Oil Holds Advance as Saudis, Russia Favor Output Cut Extension
- Author: Zachary Reyes May 21, 2017,
May 21, 2017, 0:40
"I feel optimism because our main partner in this process, and our main partner without doubt is Saudi Arabia, has fully implemented all the agreements that took place up to now, and secondly, Saudi Arabia wants to maintain stable and fair prices for oil", Putin said.
"We are of the camp that the extension cuts might not be enough - they might need to extend the cuts and to increase them to stabilize this market", said Oliver Sloup, director of managed futures at iitrader.com.
OPEC members agreed in November to cut 1.2 million barrels a day of oil production, and several non-members, including Russian Federation, agreed in December to contribute a combined 600,000 barrels a day of output reductions. The deal prescribes the possibility of extension.
James Woods, investment analyst at Rivkin Securities, said world oil supplies would probably remain plentiful, even if OPEC extended the production cuts.
Under the agreement, Opec countries were to cut production by 1.2 million barrels a day, while the Russian-led non-Opec nations agreed to reduce output by 600,000 barrels a day.
After the price of oil started to plunge three years ago, Opec - in particular Saudi Arabia - stood by, hoping the financial pressure on USA shale would force it to cut back.
"Our view is based on oil prices remaining relatively stable at the US$50 per barrel levels in 2017, enough for oil majors to restart their capex plans, considering the lower cost of production and better efficiencies in the sector".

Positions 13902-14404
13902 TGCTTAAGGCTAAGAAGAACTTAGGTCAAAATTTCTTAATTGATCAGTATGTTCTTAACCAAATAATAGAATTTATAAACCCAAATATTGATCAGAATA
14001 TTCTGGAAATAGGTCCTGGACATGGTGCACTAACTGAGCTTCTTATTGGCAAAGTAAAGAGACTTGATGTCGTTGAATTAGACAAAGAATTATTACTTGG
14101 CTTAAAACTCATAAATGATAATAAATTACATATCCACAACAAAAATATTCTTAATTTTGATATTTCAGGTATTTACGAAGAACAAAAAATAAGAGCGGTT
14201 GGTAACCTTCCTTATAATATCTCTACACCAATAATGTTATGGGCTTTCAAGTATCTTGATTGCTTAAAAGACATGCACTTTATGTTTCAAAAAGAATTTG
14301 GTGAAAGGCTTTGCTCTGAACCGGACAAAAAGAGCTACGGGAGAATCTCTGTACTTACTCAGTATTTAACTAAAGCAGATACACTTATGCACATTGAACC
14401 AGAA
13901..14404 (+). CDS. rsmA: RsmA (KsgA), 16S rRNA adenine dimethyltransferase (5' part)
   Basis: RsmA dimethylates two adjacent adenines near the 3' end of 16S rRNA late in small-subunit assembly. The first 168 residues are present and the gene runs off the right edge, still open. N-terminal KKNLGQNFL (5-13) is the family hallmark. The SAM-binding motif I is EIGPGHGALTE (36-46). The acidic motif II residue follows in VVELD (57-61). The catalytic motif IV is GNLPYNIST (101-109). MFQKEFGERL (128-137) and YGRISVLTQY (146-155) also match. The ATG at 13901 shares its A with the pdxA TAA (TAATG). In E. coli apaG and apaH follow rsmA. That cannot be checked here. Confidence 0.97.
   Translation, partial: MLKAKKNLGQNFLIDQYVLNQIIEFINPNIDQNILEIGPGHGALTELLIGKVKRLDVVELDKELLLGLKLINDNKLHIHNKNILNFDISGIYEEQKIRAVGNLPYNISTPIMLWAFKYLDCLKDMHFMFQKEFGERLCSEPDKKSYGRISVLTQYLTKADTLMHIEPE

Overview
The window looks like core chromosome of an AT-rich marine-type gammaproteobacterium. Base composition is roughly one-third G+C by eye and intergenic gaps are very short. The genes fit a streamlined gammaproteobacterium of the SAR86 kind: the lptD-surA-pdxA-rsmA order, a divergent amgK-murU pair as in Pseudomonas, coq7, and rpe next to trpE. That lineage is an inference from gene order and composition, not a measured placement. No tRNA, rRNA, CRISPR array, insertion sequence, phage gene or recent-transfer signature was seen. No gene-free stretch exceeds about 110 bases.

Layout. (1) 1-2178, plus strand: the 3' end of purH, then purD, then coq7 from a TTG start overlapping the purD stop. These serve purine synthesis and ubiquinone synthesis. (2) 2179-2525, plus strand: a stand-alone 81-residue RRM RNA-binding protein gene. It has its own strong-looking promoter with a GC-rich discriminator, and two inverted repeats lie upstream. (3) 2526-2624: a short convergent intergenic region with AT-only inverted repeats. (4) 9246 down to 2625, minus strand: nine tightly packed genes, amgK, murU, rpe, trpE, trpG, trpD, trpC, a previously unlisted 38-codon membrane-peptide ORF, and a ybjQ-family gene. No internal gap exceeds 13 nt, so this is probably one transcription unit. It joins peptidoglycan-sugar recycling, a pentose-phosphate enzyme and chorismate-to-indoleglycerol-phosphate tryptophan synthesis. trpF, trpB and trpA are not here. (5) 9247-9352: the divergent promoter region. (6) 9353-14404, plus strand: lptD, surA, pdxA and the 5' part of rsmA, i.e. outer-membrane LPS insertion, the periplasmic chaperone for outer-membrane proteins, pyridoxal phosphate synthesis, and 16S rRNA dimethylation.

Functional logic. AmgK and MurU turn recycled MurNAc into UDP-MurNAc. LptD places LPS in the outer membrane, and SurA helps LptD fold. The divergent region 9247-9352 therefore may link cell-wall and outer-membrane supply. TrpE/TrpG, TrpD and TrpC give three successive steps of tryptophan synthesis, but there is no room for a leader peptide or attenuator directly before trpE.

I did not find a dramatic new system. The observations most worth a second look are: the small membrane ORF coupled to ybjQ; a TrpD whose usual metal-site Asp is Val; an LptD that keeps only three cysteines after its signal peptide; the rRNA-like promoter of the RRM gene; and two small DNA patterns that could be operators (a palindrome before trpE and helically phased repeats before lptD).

At the same time, Brent crude oil futures were up 0.41% at US$52.03 per barrel while the West Texas Intermediate grew 0.41% to US$49.05 per barrel.
"Our goal is to balance the market and to remove the surplus (from stocks)", Novak told reporters in St Petersburg.
Earlier this month, Saudi Arabia's oil minister indicated that his country would back an extension to the cap.
But, this would depend on how much low-priced USA shale producers would raise production. Some analysts said that USA production could still threaten to disrupt the market balance unless the cuts were deepened.
On the demand side, The IEA reiterated its forecast rate of growth at 1.3 million bpd for this year, to a total 97.9 million barrels, although over the first half of the year demand will grow more slowly because of India, the U.S., Germany, and Turkey.